zipping around the neighborhood
My replacement ESC from Castle Creations (the Phoenix HV-110A) finally arrived today, along with a Castle Creations USB programmer for it. The Phoenix HV-110A is considerably beefier than the ELF controller that I burned out. I reprogrammed the Phoenix using the very nice USB programmer (notably: BRAKING off) and installed it onto my Piaggio.
If you have the right QuickTime codec installed, you can watch a very boring video of my biking revving up to speed.
Yes, that is indeed duct tape holding the motor wires and everything else together. My anderson powerpoles will arrive on Monday....
On the road, the moped ran just great, with a maximum speed of 20 kph (15 mph) as predicted by the voltage * kV (24V * 130 kV) of the motor. I also very quickly tripped the 30 amp fuse that was protecting the batteries. Luckily I had bought a whole pack of 30A fuses and had them in my pocket. I decided to go to a higher voltage as that would increase my top speed as well as lower the max amps drawn at the same speed.
I wanted a bit more speed so I wired up the RC racing NiMH packs that I had gotten into a single pack: 9.6V 3800 mAH packs * 4 == 38.4V 3800 mAh megapack and plugged that into the system.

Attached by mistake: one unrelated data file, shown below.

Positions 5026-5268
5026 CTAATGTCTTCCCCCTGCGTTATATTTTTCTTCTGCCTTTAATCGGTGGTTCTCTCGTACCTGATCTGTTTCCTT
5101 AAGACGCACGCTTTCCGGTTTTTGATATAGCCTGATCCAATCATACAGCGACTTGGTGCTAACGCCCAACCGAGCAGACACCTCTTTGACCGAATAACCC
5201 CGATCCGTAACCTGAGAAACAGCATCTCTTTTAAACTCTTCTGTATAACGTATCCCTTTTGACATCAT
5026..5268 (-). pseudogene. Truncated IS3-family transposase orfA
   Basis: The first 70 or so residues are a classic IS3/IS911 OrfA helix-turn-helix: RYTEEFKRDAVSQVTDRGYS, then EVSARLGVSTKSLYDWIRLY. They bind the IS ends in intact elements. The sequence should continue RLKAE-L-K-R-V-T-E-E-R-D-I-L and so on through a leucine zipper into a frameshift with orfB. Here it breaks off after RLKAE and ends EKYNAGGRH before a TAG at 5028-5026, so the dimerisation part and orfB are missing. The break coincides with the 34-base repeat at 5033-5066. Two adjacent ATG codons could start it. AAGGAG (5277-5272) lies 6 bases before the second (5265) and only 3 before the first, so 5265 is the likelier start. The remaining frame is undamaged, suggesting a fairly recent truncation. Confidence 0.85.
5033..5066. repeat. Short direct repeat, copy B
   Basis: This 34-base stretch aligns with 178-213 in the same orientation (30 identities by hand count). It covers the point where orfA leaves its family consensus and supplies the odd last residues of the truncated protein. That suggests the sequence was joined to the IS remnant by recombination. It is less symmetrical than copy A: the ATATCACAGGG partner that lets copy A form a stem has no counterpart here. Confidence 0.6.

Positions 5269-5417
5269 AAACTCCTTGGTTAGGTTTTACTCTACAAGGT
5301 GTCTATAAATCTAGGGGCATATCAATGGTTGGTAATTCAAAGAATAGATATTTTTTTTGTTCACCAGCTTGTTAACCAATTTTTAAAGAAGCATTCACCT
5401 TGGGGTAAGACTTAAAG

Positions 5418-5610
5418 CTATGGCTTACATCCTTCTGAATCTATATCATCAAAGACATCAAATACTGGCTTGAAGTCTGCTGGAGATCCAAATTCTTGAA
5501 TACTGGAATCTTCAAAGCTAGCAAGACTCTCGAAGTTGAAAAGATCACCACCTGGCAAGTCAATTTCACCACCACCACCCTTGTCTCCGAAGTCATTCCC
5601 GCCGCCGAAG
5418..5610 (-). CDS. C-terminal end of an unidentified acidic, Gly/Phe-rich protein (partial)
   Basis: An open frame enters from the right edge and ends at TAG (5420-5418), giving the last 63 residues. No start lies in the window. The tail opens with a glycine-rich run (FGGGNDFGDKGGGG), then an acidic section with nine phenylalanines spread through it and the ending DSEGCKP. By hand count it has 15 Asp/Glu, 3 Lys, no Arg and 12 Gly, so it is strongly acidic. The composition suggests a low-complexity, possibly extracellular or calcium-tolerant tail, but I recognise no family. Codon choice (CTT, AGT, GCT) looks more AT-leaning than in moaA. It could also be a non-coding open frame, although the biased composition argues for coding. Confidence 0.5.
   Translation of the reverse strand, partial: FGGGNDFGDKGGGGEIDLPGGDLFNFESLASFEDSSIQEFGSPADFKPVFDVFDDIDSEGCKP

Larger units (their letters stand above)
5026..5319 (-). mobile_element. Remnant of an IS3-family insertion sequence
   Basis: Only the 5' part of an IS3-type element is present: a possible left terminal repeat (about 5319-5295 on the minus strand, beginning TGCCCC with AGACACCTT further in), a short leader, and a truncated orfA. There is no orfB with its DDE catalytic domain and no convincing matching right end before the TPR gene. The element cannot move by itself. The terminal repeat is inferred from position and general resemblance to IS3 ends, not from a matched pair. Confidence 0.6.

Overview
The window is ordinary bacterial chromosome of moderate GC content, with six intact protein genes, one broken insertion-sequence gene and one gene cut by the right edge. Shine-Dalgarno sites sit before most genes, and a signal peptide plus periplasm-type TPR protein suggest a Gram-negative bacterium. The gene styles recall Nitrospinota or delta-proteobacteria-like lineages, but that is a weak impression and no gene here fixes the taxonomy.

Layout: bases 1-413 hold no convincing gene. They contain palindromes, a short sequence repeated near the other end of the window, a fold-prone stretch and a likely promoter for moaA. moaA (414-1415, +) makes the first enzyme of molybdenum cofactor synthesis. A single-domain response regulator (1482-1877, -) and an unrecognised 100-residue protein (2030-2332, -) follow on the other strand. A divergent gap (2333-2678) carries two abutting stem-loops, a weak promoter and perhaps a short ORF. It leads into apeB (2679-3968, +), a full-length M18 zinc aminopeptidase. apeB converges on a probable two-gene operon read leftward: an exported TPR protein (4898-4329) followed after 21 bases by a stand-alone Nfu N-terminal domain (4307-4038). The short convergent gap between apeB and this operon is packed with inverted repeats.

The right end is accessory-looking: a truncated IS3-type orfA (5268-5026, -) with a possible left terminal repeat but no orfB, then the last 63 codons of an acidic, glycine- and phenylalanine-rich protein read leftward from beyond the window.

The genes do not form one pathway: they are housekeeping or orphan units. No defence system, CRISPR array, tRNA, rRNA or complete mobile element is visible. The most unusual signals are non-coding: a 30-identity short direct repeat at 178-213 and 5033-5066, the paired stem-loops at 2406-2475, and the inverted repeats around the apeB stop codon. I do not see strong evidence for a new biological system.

With 38.4V, my top speed increased to 30 kph (20 mph) and -- more importantly -- I could get to this top speed with popping the 30 amp battery fuse. However, if I tried to go up a steep hill, I would pop the fuse. I need to wire two 30 amps in parallel to get 60 amps -- or put in a 60 ~ 90 amp circuit breaker.
The ESC definitely got warm, in the high 30C range (90-120F). I think I will use active cooling for it. I have some CPU fans that I got at clearance that should do the trick. The motor barely broke a sweat, I do not think I will need to do much in the way of cooling it.
The moped was definitely a lot of fun zipping around the neighborhood with it.
It got dark so testing was over for today. I spent the night rewiring the ESC into the test-box for my low-voltage systems and put a big CPU fan on all of it.
All in all, very very exciting. All that remains is to get some more NiMH packs and wire them in a 3P 4S configuration to get a 38.4 V 11.4 Ah pack. This should be enough to get me to work with a comfortable margin to spare.